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To scribes

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posted on Aug, 1 2016 @ 04:34 PM
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As a scribe, you have a gift.. Its a gift of endless posibilities which only you have the power to control.. As a scribe you can create worlds with the stroke of a pencil or the push of a button, worlds you dictate everything in.. You can say you become a God of your own creation only you can choose the outcome no one else..

But i would like to share the simple things which can make you your own God instead of trying to follow a protagonist with a dark tale..
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1.1.1 Overcoming the Monster

The protagonist sets out to defeat an antagonistic force (often evil) which threatens the protagonist and/or protagonist's homeland.

Examples: Perseus, Theseus, Beowulf, Dracula, War of the Worlds, Nicholas Nickleby, The Guns of Navarone, Seven Samurai and its Western-style remake The Magnificent Seven, the James Bond franchise, Star Wars: A New Hope, Halloween, The Hunger Games, Harry Potter and Shrek
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1.1.2 Rags to Riches

The poor protagonist acquires things such as power, wealth, and a mate, before losing it all and gaining it back upon growing as a person.
Examples: Cinderella, Aladdin, Jane Eyre, A Little Princess, Great Expectations, David Copperfield, The Prince and the Pauper, Brewster's Millions

1.1.3 The Quest

The protagonist and some companions set out to acquire an important object or to get to a location, facing many obstacles and temptations along the way.

Examples: Iliad, The Pilgrim’s Progress, King Solomon's Mines, Watership Down, The Lord of the Rings, Harry Potter and the Deathly Hallows, The Land Before Time, One Piece, Indiana Jones, The Voyage of the Dawn Treader, Harold & Kumar Go To White Castle
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1.1.4 Voyage and Return

The protagonist goes to a strange land and, after overcoming the threats it poses to him or her, returns with nothing but experience.

Examples: Odyssey, Ramayana, Alice in Wonderland, Goldilocks and the Three Bears, Orpheus, The Time Machine, Peter Rabbit, The Hobbit, Brideshead Revisited, The Rime of the Ancient Mariner, Gone with the Wind, The Third Man,[2] Chronicles of Narnia, Apollo 13, Labyrinth, Finding Nemo, Gulliver's Travels, Spirited Away, Uncharted, The Wizard of Oz
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1.1.5 Comedy

Light and humorous character with a happy or cheerful ending; a dramatic work in which the central motif is the triumph over adverse circumstance, resulting in a successful or happy conclusion.[3] Booker makes sure to stress that comedy is more than humor. It refers to a pattern where the conflict becomes more and more confusing, but is at last made plain in a single clarifying event. Most romances fall into this category.

Examples: A Midsummer Night's Dream, Much Ado About Nothing, Twelfth Night, Bridget Jones Diary, Music and Lyrics, Sliding Doors, Four Weddings and a Funeral, Mr. Bean
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1.1.6 Tragedy

The protagonist is a hero with one major character flaw or great mistake which is ultimately their undoing. Their unfortunate end evokes pity at their folly and the fall of a fundamentally 'good' character.

Examples: Macbeth, The Picture of Dorian Gray, Carmen, Bonnie and Clyde, Jules et Jim, Anna Karenina, Madame Bovary, John Dillinger, Romeo and Juliet, Julius Caesar,[2] Death Note, Breaking Bad, Dirty Mary, Crazy Larry, Hamlet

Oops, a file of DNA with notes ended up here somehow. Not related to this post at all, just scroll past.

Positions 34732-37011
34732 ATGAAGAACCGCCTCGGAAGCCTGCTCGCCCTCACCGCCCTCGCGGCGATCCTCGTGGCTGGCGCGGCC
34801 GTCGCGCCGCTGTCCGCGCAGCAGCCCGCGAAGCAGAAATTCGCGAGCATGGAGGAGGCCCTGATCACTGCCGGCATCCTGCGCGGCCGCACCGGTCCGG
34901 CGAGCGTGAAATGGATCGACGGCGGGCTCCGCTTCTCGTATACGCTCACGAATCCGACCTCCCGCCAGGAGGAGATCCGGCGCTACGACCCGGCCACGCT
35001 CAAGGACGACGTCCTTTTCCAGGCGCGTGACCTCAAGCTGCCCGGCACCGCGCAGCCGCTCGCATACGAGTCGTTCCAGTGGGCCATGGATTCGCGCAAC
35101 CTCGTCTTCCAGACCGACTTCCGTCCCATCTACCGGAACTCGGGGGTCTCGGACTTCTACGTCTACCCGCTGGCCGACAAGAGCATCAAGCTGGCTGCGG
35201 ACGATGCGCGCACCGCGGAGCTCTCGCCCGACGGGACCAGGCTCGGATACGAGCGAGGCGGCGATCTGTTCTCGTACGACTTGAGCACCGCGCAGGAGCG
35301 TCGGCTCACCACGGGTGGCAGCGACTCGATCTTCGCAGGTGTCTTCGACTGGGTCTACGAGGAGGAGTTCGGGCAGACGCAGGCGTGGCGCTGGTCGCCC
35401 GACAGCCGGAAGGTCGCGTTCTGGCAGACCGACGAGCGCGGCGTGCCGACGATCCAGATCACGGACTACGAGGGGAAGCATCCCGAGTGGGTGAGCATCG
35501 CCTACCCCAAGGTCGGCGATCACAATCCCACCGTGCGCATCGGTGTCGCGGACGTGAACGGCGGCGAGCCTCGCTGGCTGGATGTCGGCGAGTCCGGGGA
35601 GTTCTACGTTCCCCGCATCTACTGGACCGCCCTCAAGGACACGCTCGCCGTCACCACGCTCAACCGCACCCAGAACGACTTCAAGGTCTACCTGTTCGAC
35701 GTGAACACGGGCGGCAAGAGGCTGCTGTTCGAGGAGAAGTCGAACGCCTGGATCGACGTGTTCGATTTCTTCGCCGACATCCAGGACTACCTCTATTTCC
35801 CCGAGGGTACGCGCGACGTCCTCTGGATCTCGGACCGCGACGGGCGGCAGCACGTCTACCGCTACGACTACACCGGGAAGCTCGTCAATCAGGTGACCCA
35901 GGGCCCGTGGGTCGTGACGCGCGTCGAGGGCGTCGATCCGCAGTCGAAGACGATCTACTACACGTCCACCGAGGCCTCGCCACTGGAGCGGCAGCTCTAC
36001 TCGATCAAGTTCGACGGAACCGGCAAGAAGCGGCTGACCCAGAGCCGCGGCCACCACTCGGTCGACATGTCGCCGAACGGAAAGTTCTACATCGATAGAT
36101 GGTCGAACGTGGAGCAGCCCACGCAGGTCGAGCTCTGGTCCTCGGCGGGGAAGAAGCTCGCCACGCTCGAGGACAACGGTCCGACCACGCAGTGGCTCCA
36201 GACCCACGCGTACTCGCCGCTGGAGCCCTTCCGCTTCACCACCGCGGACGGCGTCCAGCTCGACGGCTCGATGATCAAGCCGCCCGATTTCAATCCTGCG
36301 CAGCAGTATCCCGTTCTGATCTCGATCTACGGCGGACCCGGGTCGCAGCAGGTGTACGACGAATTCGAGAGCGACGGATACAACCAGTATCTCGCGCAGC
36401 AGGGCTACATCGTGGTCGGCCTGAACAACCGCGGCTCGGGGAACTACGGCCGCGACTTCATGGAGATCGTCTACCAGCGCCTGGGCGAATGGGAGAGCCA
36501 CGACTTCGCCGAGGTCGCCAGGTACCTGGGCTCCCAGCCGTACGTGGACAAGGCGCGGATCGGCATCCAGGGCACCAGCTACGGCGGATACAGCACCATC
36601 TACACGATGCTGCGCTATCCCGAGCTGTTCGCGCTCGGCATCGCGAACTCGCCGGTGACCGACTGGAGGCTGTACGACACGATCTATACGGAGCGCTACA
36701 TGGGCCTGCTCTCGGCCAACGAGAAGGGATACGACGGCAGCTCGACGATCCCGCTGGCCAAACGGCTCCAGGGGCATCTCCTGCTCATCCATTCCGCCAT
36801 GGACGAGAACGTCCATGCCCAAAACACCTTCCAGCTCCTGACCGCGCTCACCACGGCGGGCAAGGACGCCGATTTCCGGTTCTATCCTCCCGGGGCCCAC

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1.1.7 Rebirth

During the course of the story, an important event forces the main character to change their ways, often making them a better person.

Examples: The Frog Prince, Beauty and the Beast, The Snow Queen, A Christmas Carol, The Secret Garden, Peer Gynt,[2] Life Is a Dream, Despicable Me, Machine Gun Preacher, Megamind, How the Grinch Stole Christmas
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The cardinal virtues are an important step when telling a universal tale about humanity

The cardinal virtues comprise a quartet set of virtues recognized in the writings of Classical Antiquity and, along with the theological virtues, also in Christian tradition. They consist of the following qualities:

Prudence (φρόνησις, phronēsis; Latin: prudentia): also described as wisdom, the ability to judge between actions with regard to appropriate actions at a given time

Justice (δικαιοσύνη, dikaiosynē; Latin: iustitia): also considered as fairness, the most extensive and most important virtue;[1] the Greek word also having the meaning righteousness

Temperance (σωφροσύνη, sōphrosynē; Latin: temperantia): also known as restraint, the practice of self-control, abstention, discretion, and moderation tempering the appetition; especially sexually, hence the meaning chastity

Courage (ἀνδρεία, andreia; Latin: fortitudo): also termed fortitude, forbearance, strength, endurance, and the ability to confront fear, uncertainty, and intimidation

The problem i have seen, to many uses this very gift for something totally opposite.. The curse of divine knowledge is looking in to the abyss of each soul and still being able to smile..

Ive seen countless of scribes trying to find their madman to create a story of something uncanny.. If the person knows about the creativity within his mind and still has a single personality, the damage he can cause when simple scribes without any talent tries to mimic his imagination can have devestating results..

You dont need a unique mind to create stories, you have them within yourselves my dear scribes.. There is a story of divinity you can create for generations to come.. Learn that one, its the only one we will even need.




 
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